ON FIRST CAMP
Nash is beginning his coaching career at a time like no other. Traditional NBA offseason rhythms were disrupted by the interrupted and extended 2019-20 season. In anticipation of new season scheduled to start just more than two months after the NBA Finals, a wild week saw the opening of the transaction window, the NBA Draft, and the start of free agency.
Nash’s first training camp will be similarly compressed, with just two preseason games and a total of 16 days between Sunday’s first group workouts and the start of the season on Dec. 22. Hanging over everything is the possibility of further disruptions due to the coronavirus.
“I would say that we definitely come in saying we must be fluid and flexible because as you know any day things could change,” said Nash. “So, we have to be able to roll with it and be able to adjust and to adapt. You know, fortunately for me I'm confident I have an incredible staff. They’re making me confident and comfortable we’re building something together, it’s very collaborative. I’ve been able to lean on not only my experience but also their practical experience as head coaches or assistant coaches. So, we have almost always a consensus, we listen to everybody’s opinions and try to build that consensus in strategic way.”
ON OFFENSIVE DEPTH
In addition to All-NBA talents Kevin Durant and Kyrie Irving, the Nets feature two guards that played at a high level last season in Spencer Dinwiddie and Caris LeVert, one of the NBA’s top 3-point shooters in Joe Harris, and a pair of rim-running centers in Jarret Allen and DeAndre Jordan. And the roster goes deep in scoring options well past that.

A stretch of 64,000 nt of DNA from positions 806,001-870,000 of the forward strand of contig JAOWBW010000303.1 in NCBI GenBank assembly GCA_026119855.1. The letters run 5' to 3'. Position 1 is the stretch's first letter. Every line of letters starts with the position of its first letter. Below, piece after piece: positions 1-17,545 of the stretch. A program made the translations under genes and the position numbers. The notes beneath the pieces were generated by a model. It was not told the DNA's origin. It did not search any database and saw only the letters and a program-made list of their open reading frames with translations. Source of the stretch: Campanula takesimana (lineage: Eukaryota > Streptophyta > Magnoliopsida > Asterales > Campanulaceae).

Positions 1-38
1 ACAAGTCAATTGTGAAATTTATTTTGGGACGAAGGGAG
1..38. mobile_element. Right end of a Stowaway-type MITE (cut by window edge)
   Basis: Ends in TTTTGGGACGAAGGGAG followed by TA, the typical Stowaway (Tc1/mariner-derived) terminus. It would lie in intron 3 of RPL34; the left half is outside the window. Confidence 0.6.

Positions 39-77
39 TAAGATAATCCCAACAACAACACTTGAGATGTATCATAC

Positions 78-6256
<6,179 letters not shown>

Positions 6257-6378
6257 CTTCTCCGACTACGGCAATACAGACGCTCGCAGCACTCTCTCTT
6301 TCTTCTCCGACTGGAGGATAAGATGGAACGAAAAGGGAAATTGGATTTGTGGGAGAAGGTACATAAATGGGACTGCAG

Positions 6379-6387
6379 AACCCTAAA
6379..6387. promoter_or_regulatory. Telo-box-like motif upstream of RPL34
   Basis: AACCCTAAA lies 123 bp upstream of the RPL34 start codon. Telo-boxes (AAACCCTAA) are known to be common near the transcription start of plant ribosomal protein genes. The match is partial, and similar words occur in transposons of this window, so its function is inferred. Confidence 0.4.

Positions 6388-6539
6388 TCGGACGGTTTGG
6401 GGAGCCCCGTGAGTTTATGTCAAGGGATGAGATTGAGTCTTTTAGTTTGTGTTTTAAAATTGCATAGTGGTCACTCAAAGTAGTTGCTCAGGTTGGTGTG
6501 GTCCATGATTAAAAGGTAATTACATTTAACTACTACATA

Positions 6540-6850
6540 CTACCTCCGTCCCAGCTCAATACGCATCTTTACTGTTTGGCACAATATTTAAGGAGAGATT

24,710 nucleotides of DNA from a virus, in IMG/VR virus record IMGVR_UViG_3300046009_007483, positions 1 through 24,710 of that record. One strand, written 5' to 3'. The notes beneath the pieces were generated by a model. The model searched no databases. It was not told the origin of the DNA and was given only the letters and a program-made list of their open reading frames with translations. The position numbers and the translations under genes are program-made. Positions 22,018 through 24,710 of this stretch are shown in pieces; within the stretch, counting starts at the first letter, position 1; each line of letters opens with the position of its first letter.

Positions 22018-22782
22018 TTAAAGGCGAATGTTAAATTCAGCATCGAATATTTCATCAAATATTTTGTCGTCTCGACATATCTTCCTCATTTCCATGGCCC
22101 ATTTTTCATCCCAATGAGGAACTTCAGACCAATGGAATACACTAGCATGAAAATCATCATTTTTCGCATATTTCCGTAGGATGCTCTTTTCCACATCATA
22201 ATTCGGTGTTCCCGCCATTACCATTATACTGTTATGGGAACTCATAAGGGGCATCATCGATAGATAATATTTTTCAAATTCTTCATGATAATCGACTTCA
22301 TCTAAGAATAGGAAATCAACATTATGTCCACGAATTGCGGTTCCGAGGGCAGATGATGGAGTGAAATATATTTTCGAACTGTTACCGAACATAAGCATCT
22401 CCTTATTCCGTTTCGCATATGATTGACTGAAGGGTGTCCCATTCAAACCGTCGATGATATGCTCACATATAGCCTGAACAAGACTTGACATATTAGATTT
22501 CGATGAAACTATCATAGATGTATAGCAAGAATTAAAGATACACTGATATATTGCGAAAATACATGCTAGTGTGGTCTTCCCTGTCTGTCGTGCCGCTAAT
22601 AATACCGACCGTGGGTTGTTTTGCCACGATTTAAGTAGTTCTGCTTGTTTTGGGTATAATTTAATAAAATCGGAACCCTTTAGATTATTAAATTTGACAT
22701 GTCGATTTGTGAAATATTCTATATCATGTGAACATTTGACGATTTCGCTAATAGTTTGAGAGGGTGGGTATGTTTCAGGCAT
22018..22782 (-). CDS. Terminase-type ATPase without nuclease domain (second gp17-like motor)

“I feel really fortunate we have an unselfish group,” said Nash. “I think we have guys that enjoy playing the right way. You look at Kevin Durant and Kyrie Irving, they're not only incredible basketball players with huge skill levels but their IQ and acumen is incredible, they’re instinctively very intelligent on the court. They take the lead there. But you take a look at the depth that we have, there isn't any ball stoppers really, so I feel really fortunate that, that is an asset and a strength of our team that we have depth, we have multiple guys that can shoot and playmake, we have centers that can go dive to the basket and be a threat. And so you have a lot of balance there and guys typically in this group that want to play the right way.”
ON ACCLIMATING TO HEAD COACHING
It’s been three months since Nash was hired as Brooklyn’s head coach. He brings the experience of an 18-year NBA career and a stint as Team Canada’s general manager, and also worked with the Golden State Warriors as a player development consultant the last few seasons.
Stepping into a head coaching role is new, and from assistant coaches to player development and performance team, an NBA staff is a sprawling enterprise. That’s something Nash is getting up to speed with.
“I would say just the amount of information and people there is to coordinate,” said Nash. “I think that’s been something that has been for sure an adaptation for me and a challenge but also incredibly welcome. It’s incredible how much support and how mature all our departments are, how well-staffed and how thoughtful and what a foundation we have here. So for me to slide into this position is very privileged because of all the work that’s been done to build our departments and staffs, and that’s been challenging to be able to survey all that information, to integrate it with the people the personalities, but it’s also been one of the most rewarding and enjoyable parts of the job.”